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Abnormal uterine artery Doppler velocimetry predicts adverse outcomes in patients with abnormal analytes.

  • Author(s): Roeder, Hilary A
  • Dejbakhsh, Sheila Z
  • Parast, Mana M
  • Laurent, Louise C
  • Woelkers, Douglas A
  • et al.


Our aim was to determine if uterine artery (UtA) Doppler studies would risk-stratify women with abnormal serum analytes on prenatal genetic screening into those at baseline and increased risk for preeclampsia and small-for-gestational age (SGA).

Study design

This retrospective cohort study examined outcomes of patients with ⩾one abnormal analyte (PAPP-A<0.3, hCG>3.0, AFP>2.5, inhibin>2.0, or unconjugated estriol<0.3MoM). At approximately 24weeks, we assessed UtA pulsatility index (PI).

Main outcome measures

Preeclampsia, preterm preeclampsia, SGA (birthweight (BW) <10%) and intrauterine growth restriction (IUGR) (BW<3%).


We identified 132 patients with ⩾one abnormal analyte, UtA Doppler screening, and delivery outcomes. Twenty-four (18%) had an elevated UtA PI (PI>1.6); preeclampsia occurred in 16 (12%) and 26 (20%) delivered a SGA neonate. Abnormal UtA Doppler PI increased the likelihood of a composite outcome of preeclampsia or SGA from 27% to 71% (LR 6.48 (2.93, 14.30)); a negative UtA Doppler PI reduced the likelihood to 18% (LR 0.57 (0.42, 0.78)). Abnormal UtA Doppler PI increased the likelihood of a more severe composite outcome of preterm preeclampsia or IUGR from 11% to 39% (LR 5.49 (3.03, 9.97)); a negative UtA Doppler study reduced the likelihood to 4% (LR 0.35 (0.16, 0.80)).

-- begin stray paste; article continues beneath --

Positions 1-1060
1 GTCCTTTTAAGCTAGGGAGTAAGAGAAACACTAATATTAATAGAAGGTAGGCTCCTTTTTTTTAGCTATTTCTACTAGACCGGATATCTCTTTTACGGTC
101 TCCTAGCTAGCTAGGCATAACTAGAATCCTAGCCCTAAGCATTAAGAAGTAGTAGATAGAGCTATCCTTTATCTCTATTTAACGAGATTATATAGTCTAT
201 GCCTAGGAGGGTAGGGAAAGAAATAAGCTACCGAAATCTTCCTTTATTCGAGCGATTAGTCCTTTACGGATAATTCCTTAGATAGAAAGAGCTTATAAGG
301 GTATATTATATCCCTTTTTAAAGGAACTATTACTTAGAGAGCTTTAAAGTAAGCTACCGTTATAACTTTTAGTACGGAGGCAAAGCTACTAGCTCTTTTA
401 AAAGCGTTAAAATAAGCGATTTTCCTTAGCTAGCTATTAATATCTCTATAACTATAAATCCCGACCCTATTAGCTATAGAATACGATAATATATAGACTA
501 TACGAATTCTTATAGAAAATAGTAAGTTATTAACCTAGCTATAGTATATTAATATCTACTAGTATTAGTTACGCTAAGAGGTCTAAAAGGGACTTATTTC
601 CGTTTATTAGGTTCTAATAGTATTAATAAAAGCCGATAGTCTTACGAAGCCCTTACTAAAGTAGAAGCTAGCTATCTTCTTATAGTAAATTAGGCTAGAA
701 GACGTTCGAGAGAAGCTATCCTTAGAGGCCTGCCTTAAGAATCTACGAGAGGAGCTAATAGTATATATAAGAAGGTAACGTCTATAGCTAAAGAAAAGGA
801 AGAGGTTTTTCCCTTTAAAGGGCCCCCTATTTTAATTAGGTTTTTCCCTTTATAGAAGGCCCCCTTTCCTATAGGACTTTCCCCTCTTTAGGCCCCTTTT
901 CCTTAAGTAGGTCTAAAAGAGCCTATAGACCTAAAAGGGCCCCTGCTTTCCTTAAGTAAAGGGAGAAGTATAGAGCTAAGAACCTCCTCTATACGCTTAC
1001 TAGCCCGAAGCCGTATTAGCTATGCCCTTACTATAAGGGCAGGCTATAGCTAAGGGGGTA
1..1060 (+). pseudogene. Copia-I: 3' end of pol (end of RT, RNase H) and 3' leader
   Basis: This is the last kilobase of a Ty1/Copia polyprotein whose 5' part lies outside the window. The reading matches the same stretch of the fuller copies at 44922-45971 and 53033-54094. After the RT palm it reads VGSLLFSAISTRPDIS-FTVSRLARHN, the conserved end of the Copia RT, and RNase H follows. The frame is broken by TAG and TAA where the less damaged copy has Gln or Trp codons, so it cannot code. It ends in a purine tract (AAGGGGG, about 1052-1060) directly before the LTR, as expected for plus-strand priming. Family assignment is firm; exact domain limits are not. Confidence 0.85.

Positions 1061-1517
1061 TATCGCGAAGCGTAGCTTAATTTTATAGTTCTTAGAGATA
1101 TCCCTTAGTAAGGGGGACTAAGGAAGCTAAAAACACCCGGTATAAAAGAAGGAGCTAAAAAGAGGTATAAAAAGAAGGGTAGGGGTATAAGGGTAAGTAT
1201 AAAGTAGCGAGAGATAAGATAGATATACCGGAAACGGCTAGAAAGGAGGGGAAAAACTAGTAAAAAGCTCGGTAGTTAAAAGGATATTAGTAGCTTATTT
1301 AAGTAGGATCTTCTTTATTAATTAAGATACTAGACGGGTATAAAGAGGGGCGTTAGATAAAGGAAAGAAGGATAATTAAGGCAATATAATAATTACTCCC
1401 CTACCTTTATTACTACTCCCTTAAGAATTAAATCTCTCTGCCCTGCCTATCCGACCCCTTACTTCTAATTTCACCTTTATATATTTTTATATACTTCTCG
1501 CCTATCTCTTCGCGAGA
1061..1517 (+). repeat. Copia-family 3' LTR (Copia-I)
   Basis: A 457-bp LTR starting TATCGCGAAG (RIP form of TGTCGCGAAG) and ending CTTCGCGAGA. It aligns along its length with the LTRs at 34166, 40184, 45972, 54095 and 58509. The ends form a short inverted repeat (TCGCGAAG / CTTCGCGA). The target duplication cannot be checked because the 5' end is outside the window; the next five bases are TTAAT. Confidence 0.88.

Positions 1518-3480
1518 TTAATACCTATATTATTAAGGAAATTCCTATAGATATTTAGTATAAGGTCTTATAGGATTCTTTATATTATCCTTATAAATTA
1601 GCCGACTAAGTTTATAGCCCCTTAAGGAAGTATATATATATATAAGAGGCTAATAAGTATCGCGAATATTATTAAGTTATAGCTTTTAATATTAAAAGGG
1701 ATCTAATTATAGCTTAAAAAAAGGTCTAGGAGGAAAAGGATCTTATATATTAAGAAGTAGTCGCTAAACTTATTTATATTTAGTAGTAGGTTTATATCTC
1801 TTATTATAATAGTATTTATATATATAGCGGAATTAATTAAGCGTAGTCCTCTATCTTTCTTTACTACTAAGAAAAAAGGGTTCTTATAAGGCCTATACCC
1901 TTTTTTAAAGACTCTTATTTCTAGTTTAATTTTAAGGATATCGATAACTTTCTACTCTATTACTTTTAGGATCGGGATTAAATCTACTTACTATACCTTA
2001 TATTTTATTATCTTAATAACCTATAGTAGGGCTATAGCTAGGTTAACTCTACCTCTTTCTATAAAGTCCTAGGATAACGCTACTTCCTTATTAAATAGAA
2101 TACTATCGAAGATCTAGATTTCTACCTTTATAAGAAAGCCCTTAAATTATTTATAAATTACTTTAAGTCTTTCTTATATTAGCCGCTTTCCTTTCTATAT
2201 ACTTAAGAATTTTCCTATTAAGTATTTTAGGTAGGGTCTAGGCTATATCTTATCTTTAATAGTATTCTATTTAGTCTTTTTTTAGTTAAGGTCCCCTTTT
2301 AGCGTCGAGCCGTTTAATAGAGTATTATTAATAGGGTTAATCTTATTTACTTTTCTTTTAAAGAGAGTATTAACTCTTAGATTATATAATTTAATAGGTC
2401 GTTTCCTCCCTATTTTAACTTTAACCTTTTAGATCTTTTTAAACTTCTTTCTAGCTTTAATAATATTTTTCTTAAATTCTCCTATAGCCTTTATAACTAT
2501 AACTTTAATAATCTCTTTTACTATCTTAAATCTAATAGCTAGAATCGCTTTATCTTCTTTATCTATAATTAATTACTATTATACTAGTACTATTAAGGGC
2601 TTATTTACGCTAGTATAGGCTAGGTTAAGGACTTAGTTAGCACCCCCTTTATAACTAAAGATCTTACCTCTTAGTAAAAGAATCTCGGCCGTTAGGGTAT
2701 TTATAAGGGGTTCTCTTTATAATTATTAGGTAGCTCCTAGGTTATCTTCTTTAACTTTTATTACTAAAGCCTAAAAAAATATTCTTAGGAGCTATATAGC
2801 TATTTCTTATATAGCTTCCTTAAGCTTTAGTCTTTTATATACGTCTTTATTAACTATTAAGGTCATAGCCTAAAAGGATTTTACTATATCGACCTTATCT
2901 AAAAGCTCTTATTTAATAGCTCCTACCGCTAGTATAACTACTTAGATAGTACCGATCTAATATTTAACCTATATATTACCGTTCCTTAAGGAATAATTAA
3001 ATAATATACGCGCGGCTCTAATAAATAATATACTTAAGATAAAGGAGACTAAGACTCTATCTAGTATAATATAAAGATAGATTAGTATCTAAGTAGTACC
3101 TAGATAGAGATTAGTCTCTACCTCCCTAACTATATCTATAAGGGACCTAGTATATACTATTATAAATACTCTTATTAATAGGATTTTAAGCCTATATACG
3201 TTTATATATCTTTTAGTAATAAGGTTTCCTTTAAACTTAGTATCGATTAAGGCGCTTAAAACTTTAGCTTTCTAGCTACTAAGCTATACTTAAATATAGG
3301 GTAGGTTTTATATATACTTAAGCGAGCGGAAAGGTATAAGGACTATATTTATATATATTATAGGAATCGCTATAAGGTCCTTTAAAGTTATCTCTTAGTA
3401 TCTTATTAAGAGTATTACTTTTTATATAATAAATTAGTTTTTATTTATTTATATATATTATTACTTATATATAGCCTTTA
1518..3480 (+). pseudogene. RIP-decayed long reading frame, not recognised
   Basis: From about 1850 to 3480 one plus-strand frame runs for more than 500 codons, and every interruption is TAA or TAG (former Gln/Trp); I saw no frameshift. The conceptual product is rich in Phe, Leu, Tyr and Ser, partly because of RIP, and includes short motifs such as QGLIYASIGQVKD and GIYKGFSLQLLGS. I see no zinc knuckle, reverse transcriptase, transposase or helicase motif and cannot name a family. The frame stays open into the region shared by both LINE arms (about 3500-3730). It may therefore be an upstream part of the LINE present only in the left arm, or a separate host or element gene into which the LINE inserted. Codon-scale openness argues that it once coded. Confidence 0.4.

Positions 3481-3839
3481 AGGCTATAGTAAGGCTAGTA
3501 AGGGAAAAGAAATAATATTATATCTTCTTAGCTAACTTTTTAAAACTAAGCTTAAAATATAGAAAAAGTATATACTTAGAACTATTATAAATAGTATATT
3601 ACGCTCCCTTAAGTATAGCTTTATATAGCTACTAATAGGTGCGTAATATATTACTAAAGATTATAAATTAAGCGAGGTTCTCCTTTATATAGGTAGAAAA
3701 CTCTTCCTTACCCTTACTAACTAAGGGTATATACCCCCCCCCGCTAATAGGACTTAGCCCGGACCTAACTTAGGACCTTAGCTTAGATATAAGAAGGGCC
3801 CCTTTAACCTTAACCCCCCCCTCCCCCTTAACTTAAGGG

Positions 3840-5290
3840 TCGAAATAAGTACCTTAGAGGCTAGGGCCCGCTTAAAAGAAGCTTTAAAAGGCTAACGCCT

In patients with abnormal serum analytes, abnormal UtA Doppler PI is significantly associated with preeclampsia or SGA and improves the prediction of these adverse outcomes by 9-15-fold. Providers can incorporate UtA Doppler PI into an abbreviated surveillance regimen; they can be reassured that a normal study markedly decreases the risk of a severe early adverse outcome.

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